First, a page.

28 March, 2009: Bakka, Uganda
This rock might not look like much, but for members of the Ffumbe clan it’s a historically and ritually significant place. Hallowed places here are often covered by bark cloth or some other type of cloth. This one is covered with olugoye, a generic cloth that women use for a variety of purposes, including carrying babies (in which case it’s called engozi). It covers this rock, where the oral tradition holds that Ffumbe women used to give birth. The rock is discolored from afterbirth where Ffumbe ancestors began their lives.
Nakayima has brought me here today as a kind of double-duty outing. She knows that my host family calls me Kigozi, a name they gave me three years ago from the stock of names appropriate for Ffumbe clan. The other lady we came with is Nakigozi, also of Ffumbe clan, so we call each other mwanyinaze, meaning a sibling of the opposite gender. This place is significant to our clan for another reason apart from the rock you see above: this is where Walusimbi stays. Walusimbi is the title for the mukulu ow’ekika, or head of the clan (for lack of a better translation), named for the progenitor of the Ffumbe clan. The acting head of the clan still bears this title. Though I will not meet this person today, Ffumbe folks still get excited about this place.
The other reason why she brought me here is to see the burial site of Kabaka Mulondo, the 9th Kabaka (king) of Buganda. When we walk into the shrine, we first make an offering of mmwanyi (coffee berries) and money in the baskets before us. This is standard practice when you enter this type of shrine. Some people ask for blessings as they place their offerings in the baskets, and then we all stand. I can’t take pictures, so I’ll have to describe for you what I see here: we’re in a room about 5×5 meters, and the back half is separated by a large bark-cloth covering over a raised flat surface (about 20 cm off the ground). There are spears in front of this, and behind it there’s a large, bark-cloth covered area larger than a normal tomb. The jaw bones of Kabaka Mulondo are preserved under there somewhere.
As we stand there, Nakayima begins to sing a series of songs. All around clap, and the caretaker of the shrine plays the small drum in the corner. I’ve heard these songs before: they invoke the balongo or twins. Many Baganda believe that every human has a spiritual double, as evidenced by the existence of umbilical cords. Twins are believed to be an aberration from this natural order, a kind of rule-breaking that can be spiritually dangerous. Invoking the twins is one way of staying on the safe side of this danger, and many rituals, both in shrines and in more secular public settings, begin with this group of songs.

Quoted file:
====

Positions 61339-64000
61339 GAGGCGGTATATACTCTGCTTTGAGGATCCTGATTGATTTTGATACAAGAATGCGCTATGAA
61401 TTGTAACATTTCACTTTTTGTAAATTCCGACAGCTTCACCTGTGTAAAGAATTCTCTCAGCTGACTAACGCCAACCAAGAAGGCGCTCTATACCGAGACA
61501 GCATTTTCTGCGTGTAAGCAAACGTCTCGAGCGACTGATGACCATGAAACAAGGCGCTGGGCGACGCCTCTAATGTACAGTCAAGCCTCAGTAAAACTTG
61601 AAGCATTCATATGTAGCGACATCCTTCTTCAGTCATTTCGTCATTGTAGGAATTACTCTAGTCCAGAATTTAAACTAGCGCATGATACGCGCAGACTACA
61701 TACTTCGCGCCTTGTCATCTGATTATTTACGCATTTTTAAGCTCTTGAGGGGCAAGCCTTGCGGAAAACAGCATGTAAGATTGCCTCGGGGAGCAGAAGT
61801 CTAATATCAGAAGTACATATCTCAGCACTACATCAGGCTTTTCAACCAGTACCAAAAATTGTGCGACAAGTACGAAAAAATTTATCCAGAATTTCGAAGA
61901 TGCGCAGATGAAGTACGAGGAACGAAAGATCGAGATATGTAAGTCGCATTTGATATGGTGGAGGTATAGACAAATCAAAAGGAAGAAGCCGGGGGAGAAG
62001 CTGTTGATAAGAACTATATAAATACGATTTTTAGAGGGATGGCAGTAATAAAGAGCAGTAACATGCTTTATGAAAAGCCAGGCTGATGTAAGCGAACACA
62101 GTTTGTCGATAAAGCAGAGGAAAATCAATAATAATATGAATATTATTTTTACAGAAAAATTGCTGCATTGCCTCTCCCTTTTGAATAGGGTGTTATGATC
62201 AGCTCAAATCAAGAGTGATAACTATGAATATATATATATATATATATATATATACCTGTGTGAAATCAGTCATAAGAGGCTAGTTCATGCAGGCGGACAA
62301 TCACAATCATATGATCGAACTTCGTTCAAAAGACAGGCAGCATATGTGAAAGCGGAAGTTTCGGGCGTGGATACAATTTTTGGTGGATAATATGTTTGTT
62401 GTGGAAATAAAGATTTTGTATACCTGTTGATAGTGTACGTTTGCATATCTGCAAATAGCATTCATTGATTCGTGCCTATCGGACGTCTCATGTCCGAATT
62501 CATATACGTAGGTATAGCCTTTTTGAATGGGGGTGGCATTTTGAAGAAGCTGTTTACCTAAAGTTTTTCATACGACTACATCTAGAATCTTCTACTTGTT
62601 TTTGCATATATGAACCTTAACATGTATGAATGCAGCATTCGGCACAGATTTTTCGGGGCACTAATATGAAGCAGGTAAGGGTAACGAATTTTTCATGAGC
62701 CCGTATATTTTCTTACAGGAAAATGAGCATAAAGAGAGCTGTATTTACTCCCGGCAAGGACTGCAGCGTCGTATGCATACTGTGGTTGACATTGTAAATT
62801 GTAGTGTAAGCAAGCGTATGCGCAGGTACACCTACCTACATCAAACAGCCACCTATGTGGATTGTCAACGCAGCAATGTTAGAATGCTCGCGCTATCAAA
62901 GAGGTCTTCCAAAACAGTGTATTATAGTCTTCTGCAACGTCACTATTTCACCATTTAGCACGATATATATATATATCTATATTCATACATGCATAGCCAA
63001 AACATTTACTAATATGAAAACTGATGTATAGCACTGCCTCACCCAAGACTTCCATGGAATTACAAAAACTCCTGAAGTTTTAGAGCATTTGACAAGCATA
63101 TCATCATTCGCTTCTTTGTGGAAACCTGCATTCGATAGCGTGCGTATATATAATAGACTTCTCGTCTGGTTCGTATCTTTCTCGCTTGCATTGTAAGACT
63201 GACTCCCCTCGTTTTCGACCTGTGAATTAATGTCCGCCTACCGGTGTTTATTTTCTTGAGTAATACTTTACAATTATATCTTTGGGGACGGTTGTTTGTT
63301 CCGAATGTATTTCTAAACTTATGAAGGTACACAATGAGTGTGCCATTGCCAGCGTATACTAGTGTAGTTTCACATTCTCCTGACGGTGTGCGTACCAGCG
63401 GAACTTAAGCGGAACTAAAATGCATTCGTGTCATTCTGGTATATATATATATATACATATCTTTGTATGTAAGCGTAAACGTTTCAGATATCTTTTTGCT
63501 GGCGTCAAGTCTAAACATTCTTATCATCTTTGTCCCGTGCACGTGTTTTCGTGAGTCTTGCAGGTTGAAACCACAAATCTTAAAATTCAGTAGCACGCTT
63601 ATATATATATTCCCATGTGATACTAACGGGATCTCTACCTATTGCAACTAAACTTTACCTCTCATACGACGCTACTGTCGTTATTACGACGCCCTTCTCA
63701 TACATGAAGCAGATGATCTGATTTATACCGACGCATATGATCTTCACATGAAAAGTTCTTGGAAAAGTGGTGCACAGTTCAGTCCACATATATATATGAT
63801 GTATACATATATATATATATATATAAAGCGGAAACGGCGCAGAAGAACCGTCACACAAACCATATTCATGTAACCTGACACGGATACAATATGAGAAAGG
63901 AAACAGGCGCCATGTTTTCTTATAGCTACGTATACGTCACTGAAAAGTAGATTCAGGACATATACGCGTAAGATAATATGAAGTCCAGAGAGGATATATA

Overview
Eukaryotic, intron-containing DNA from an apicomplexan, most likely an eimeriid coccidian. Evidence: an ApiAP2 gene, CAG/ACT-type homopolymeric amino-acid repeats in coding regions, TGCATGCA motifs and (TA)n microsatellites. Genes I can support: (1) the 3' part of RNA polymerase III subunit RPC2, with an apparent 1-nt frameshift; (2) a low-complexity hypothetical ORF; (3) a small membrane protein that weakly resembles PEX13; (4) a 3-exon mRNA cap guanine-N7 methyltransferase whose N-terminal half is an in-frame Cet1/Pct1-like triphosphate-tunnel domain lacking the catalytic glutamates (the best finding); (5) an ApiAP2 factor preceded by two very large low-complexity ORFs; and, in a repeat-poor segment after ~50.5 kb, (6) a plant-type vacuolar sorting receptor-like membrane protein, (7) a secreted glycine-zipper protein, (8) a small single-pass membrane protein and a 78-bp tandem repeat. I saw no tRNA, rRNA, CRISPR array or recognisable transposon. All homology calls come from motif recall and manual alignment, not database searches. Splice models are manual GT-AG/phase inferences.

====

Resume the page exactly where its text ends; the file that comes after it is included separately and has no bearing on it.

I have very little time to think about how sad it is that they don’t allow me to record these songs. When we move out of the shrine shortly after the songs, we go around the large, rocky hill with no shoes (ouch) checking out the other shrines. Some are ebyoto (small fire rings with spears around them), some are simply rocks like the one above, and others are just baskets where people make offerings. Each is dedicated to a different spirit. This is a common thing to see at these historically significant sites. There will often be one main ssabo or shrine, surrounded by many other smaller places to venerate other ancestors. These are the kinds of places I’ll describe in the upcoming posts as well, though each has its own character.
In the coming posts, I hope to upload video and/or audio files. Realistically, that might have to wait until I get access to enough bandwidth to play with. Until then, enjoy the stories and send me your questions and comments.
2 responses to “Travels With Nakayima, Part 2: Bakka”
Why won’t they let you record at the shrines? And are you recording in the studio what isn’t allowed to be recorded elsewhere, or can you not record those songs at all, PERIOD?
At this particular shrine, it simply wasn’t allowed, but they didn’t really give a reason. Many places don’t want video because they think people will take it out of context and use it against traditional healers on the news. There’s been a problem recently of people posing as traditional healers, but then sacrificing humans. People don’t want images of their legitimate village clinics or shrines associated with that (understandably so).
I’m making studio recordings of some of these songs primarily because I want to get at the song texts sans rattles and drums and understand them better. But it’s true, the songs sung on that day will be recorded in the studio as well.